886       0: tangerine
887       1: tang
888       2: tan
889    </pre>
890    (Using the normal matching function on this data finds only "tang".) The
891    longest matching string is always given first (and numbered zero). After a
892    PCRE_ERROR_PARTIAL return, the output is "Partial match:", followed by the
893    partially matching substring. (Note that this is the entire substring that was
894    inspected during the partial match; it may include characters before the actual
895    match start if a lookbehind assertion, \K, \b, or \B was involved.)
896  </P>  </P>
897  <br><a name="SEC7" href="#TOC1">CALLOUTS</a><br>  <P>
898    If <b>/g</b> is present on the pattern, the search for further matches resumes
899    at the end of the longest match. For example:
900    <pre>
901        re&#62; /(tang|tangerine|tan)/g
902      data&#62; yellow tangerine and tangy sultana\D
903       0: tangerine
904       1: tang
905       2: tan
906       0: tang
907       1: tan
908       0: tan
909    </pre>
910    Since the matching function does not support substring capture, the escape
911    sequences that are concerned with captured substrings are not relevant.
912    </P>
913    <br><a name="SEC11" href="#TOC1">RESTARTING AFTER A PARTIAL MATCH</a><br>
914    <P>
915    When the alternative matching function has given the PCRE_ERROR_PARTIAL return,
916    indicating that the subject partially matched the pattern, you can restart the
917    match with additional subject data by means of the \R escape sequence. For
918    example:
919    <pre>
920        re&#62; /^\d?\d(jan|feb|mar|apr|may|jun|jul|aug|sep|oct|nov|dec)\d\d$/
921      data&#62; 23ja\P\D
922      Partial match: 23ja
923      data&#62; n05\R\D
924       0: n05
925    </pre>
926    For further information about partial matching, see the
927    <a href="pcrepartial.html"><b>pcrepartial</b></a>
928    documentation.
929    </P>
930    <br><a name="SEC12" href="#TOC1">CALLOUTS</a><br>
931  <P>  <P>
932  If the pattern contains any callout requests, <b>pcretest</b>'s callout function  If the pattern contains any callout requests, <b>pcretest</b>'s callout function
933  is called during matching. By default, it displays the callout number, the  is called during matching. This works with both matching functions. By default,
934  start and current positions in the text at the callout time, and the next  the called function displays the callout number, the start and current
935  pattern item to be tested. For example, the output  positions in the text at the callout time, and the next pattern item to be
936    tested. For example:
937  <pre>  <pre>
938    ---&#62;pqrabcdef    ---&#62;pqrabcdef
939      0    ^  ^     \d      0    ^  ^     \d
940  </pre>  </pre>
941  indicates that callout number 0 occurred for a match attempt starting at the  This output indicates that callout number 0 occurred for a match attempt
942  fourth character of the subject string, when the pointer was at the seventh  starting at the fourth character of the subject string, when the pointer was at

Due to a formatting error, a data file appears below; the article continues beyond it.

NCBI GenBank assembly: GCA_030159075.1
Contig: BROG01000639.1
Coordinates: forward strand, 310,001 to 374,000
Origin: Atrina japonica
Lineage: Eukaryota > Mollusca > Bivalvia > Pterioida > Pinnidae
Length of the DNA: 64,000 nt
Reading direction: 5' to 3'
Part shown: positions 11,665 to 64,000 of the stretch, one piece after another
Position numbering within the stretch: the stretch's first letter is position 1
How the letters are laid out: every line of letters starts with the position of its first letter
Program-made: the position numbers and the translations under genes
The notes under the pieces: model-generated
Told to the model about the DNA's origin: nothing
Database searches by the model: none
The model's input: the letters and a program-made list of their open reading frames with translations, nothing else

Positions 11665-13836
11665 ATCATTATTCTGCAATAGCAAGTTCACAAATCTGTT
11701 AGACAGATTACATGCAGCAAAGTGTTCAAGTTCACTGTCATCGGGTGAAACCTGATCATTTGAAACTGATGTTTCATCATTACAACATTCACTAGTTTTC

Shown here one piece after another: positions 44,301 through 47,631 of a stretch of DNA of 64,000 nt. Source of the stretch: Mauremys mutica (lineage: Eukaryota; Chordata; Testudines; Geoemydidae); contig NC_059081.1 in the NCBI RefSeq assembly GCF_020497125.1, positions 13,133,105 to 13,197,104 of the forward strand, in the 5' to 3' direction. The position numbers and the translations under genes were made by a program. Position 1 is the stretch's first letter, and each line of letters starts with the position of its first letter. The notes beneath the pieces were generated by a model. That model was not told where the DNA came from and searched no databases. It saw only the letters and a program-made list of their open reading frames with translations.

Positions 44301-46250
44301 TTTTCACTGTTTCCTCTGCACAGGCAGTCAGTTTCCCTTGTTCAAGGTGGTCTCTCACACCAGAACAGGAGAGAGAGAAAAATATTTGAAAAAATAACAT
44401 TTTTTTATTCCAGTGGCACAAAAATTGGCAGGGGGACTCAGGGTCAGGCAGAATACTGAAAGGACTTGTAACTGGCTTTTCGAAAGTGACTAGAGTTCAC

943  character of the data, and when the next pattern item was \d. Just one  the seventh character of the data, and when the next pattern item was \d. Just
944  circumflex is output if the start and current positions are the same.  one circumflex is output if the start and current positions are the same.
945  </P>  </P>
946  <P>  <P>
947  Callouts numbered 255 are assumed to be automatic callouts, inserted as a  Callouts numbered 255 are assumed to be automatic callouts, inserted as a
# Line 405  example: Line 958  example:
958    +10 ^ ^    +10 ^ ^
959     0: E*     0: E*
960  </pre>  </pre>
961    If a pattern contains (*MARK) items, an additional line is output whenever
962    a change of latest mark is passed to the callout function. For example:
963    <pre>
964        re&#62; /a(*MARK:X)bc/C
965      data&#62; abc
966      ---&#62;abc
967       +0 ^       a
968       +1 ^^      (*MARK:X)
969      +10 ^^      b
970      Latest Mark: X
971      +11 ^ ^     c
972      +12 ^  ^
973       0: abc
974    </pre>
975    The mark changes between matching "a" and "b", but stays the same for the rest
976    of the match, so nothing more is output. If, as a result of backtracking, the
977    mark reverts to being unset, the text "&#60;unset&#62;" is output.
978    </P>
979    <P>
980  The callout function in <b>pcretest</b> returns zero (carry on matching) by  The callout function in <b>pcretest</b> returns zero (carry on matching) by
981  default, but you can use an \C item in a data line (as described above) to  default, but you can use a \C item in a data line (as described above) to
982  change this.  change this and other parameters of the callout.
983  </P>  </P>
984  <P>  <P>
985  Inserting callouts can be helpful when using <b>pcretest</b> to check  Inserting callouts can be helpful when using <b>pcretest</b> to check
# Line 416  the Line 988  the
988  <a href="pcrecallout.html"><b>pcrecallout</b></a>  <a href="pcrecallout.html"><b>pcrecallout</b></a>
989  documentation.  documentation.
990  </P>  </P>
991  <br><a name="SEC8" href="#TOC1">SAVING AND RELOADING COMPILED PATTERNS</a><br>  <br><a name="SEC13" href="#TOC1">NON-PRINTING CHARACTERS</a><br>
992    <P>
993    When <b>pcretest</b> is outputting text in the compiled version of a pattern,
994    bytes other than 32-126 are always treated as non-printing characters are are
995    therefore shown as hex escapes.
996    </P>
997    <P>
998    When <b>pcretest</b> is outputting text that is a matched part of a subject
999    string, it behaves in the same way, unless a different locale has been set for
1000    the pattern (using the <b>/L</b> modifier). In this case, the <b>isprint()</b>
1001    function to distinguish printing and non-printing characters.
1002    </P>
1003    <br><a name="SEC14" href="#TOC1">SAVING AND RELOADING COMPILED PATTERNS</a><br>
1004  <P>  <P>